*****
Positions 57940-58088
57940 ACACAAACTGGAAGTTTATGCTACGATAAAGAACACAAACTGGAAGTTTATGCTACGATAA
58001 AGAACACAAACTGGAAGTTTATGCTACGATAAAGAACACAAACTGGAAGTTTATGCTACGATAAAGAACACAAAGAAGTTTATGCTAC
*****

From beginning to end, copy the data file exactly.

Positions 57940-58088
57940 ACACAAACTGGAAGTTTATGCTACGATAAAGAACACAAACTGGAAGTTTATGCTACGATAA
58001 AGAACACAAACTGGAAGTTTATGCTACGATAAAGAACACAAACTGGAAGTTTATGCTACGATAAAGAACACAAAGAAGTTTATGCTAC